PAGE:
The scene: One girl who is kosher/vegetarian, one dining hall with not-super-tasty food, one amazing Chabad (local Jewish organization) with incredible food, lots of stress and late-night snacking options, and not a lot of exercise living on the ground floor of a dorm building on the campus of a small liberal arts college where a walk around campus would take ten minutes, tops.
I didn’t gain the freshman 15. I actually lost 15 pounds freshman year. Instead, I gained what I like to call the senior 20.
By the time I graduated college, I was at the heaviest I had ever been. I was majorly overweight and looked bloated or like I was pregnant. In fact, one time when I was outside a pet store, a woman came up to me and said that I looked like I was “expecting a kitten of your own.” I got annoyed after she left, but ultimately brushed it off as the rantings of a crazy lady, especially since she didn’t look all that put-together.
I was really out of shape too. At my graduation party, just walking a few blocks in heels to where my parents parked the car had me huffing and puffing. I was behind everyone and couldn’t walk and talk at the same time.
So what finally made me decide to lose weight? The major turning point actually came at my nephew’s first birthday party. I had been talking to my sister-in-law’s sister about the dating scene in NYC and how I’m on JSwipe. I also mentioned that I had a guy that I had been texting with and whom I had hoped to meet at some point. Later, my sister-in-law’s sister pulled my mom aside and said that she told her friend (who was in a similar situation, weight-wise) that sometimes you might want to wait to meet a guy in person until you lose weight.
I later asked my mom what was said and she told me. I got mad really quickly because I knew it was somewhat aimed at me and because this woman was blessed enough to eat whatever she wanted and never gain an ounce. I was majorly jealous.
Ultimately, I decided to do Weight Watchers, but the cheap do-it-yourself option. I had done it the summer before senior year of college and lost weight, and I knew I could do it on my own. I wanted to be attractive to the Jewish guys of NYC, a notoriously very superficial and picky group, and knew that losing weight would not only help me look better, but would help me feel better. When I looked up my BMI online, I was either in the obese category or very close to it. I knew that this was terrible for my body and I couldn’t keep living this way.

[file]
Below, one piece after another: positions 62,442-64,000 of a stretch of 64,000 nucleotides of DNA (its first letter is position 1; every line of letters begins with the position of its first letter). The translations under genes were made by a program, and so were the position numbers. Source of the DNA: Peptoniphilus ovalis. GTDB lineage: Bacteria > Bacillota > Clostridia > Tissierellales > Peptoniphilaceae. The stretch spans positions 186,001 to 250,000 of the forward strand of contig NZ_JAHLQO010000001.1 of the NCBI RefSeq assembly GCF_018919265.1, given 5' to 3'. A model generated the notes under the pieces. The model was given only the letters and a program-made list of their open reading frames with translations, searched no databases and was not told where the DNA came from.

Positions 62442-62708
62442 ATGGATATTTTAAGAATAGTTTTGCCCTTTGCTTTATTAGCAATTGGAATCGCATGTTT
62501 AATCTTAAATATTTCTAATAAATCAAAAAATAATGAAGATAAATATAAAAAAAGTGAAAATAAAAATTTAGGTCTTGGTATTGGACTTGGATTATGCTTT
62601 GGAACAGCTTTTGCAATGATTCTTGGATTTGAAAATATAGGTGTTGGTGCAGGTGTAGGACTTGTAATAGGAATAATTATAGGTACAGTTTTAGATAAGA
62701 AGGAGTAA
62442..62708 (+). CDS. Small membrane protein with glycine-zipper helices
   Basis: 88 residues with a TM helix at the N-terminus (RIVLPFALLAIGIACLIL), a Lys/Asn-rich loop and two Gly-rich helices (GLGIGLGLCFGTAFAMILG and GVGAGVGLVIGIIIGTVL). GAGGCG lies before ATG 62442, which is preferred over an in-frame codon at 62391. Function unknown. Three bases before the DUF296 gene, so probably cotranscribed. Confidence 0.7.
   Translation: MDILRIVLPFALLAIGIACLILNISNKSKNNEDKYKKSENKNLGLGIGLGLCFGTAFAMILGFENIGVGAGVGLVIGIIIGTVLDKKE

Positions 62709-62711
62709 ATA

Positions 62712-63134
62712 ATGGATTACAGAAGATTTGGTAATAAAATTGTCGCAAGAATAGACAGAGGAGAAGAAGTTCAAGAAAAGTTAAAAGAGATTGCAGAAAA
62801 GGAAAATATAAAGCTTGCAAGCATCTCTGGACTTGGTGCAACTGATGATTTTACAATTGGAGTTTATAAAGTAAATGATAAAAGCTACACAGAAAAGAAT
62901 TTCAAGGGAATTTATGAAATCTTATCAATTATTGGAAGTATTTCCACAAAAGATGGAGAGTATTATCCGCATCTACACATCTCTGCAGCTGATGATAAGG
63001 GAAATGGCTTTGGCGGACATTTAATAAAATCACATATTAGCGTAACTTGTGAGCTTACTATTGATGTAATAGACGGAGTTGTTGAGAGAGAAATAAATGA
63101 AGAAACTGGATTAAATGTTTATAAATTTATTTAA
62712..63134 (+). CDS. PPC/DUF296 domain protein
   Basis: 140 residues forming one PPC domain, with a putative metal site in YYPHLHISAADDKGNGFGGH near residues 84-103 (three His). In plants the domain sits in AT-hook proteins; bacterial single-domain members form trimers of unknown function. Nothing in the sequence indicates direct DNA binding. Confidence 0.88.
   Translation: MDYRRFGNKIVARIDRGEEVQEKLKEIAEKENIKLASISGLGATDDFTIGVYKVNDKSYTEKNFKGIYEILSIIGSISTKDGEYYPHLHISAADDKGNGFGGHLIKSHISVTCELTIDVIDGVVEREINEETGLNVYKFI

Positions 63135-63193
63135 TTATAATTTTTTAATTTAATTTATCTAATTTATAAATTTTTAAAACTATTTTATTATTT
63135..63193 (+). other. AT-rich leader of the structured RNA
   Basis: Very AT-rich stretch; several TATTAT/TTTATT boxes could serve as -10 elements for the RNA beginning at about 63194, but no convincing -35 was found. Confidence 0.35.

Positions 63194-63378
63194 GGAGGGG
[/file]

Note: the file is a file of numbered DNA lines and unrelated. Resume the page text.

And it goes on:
Part of the problem with me attempting to lose weight at home in New Jersey, where I grew up, was the lack of exercise and the constant temptation of all sorts of snack foods in the cupboards. When you grow up in NJ, you learn that you don’t really walk anywhere, it’s just get in the car and drive to wherever.
In New York, however, while you could take public transportation to places, I learned that everything was much better for walking than home in Jersey. You have to get groceries? You’ll walk there. You want to go shopping? There are no malls like in New Jersey – you can just walk around and see all the cute little shops and some chain stores. You’re going to the gym? You’ll walk to and from the gym, rather than drive there like you do in the burbs.
Another problem with living at home was that I would often indulge in my mom’s cooking, and that while she would attempt to cook healthier for me, I had zero sense of portion control – and I’d always end up snacking later than night on all sorts of junk that we had in the house, including treats that we might be keeping for my niece or the stuff my mom would snack on after work when she barely ate all day.
My parents and I would also often go out to eat on weekends, and in Jersey, it can be harder to find places with healthier options. We’d often go to the local Italian place and I’d OD on whole wheat bread, or we might go to the Cheesecake Factory where I’d get a healthier veggie burger with a salad, only to end up with a very caloric mixed drink.